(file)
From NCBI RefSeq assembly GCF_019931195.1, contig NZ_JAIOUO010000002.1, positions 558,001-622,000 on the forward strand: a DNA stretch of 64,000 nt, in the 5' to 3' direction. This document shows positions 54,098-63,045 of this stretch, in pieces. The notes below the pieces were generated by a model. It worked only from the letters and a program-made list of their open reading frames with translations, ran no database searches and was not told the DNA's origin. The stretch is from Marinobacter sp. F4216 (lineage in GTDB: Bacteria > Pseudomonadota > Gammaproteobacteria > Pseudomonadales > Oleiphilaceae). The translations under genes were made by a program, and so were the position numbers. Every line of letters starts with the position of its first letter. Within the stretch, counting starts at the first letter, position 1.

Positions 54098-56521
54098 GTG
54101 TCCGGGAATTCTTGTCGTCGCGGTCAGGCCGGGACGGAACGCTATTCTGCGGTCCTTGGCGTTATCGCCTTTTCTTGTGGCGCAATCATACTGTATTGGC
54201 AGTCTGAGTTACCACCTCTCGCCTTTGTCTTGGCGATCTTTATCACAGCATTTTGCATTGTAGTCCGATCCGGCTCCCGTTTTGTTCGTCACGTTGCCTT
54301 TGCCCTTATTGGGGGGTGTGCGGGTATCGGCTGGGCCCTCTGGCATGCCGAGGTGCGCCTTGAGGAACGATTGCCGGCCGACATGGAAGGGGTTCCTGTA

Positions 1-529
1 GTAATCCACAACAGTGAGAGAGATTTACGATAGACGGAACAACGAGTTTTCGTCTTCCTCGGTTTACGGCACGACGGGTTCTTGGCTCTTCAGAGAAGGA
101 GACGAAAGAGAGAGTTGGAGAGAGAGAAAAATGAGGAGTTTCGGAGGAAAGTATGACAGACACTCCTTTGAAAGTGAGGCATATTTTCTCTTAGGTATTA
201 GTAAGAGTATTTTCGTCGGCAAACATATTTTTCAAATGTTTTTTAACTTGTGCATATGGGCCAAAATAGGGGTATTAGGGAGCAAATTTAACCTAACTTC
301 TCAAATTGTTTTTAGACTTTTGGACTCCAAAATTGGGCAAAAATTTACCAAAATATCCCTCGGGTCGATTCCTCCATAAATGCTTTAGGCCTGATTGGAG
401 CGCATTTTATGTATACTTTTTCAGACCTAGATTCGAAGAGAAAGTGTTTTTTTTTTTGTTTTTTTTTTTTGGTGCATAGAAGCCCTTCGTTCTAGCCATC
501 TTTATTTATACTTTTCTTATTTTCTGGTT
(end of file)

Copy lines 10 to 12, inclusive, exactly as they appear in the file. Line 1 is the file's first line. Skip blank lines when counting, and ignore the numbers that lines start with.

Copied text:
201 GTAAGAGTATTTTCGTCGGCAAACATATTTTTCAAATGTTTTTTAACTTGTGCATATGGGCCAAAATAGGGGTATTAGGGAGCAAATTTAACCTAACTTC
301 TCAAATTGTTTTTAGACTTTTGGACTCCAAAATTGGGCAAAAATTTACCAAAATATCCCTCGGGTCGATTCCTCCATAAATGCTTTAGGCCTGATTGGAG
401 CGCATTTTATGTATACTTTTTCAGACCTAGATTCGAAGAGAAAGTGTTTTTTTTTTTGTTTTTTTTTTTTGGTGCATAGAAGCCCTTCGTTCTAGCCATC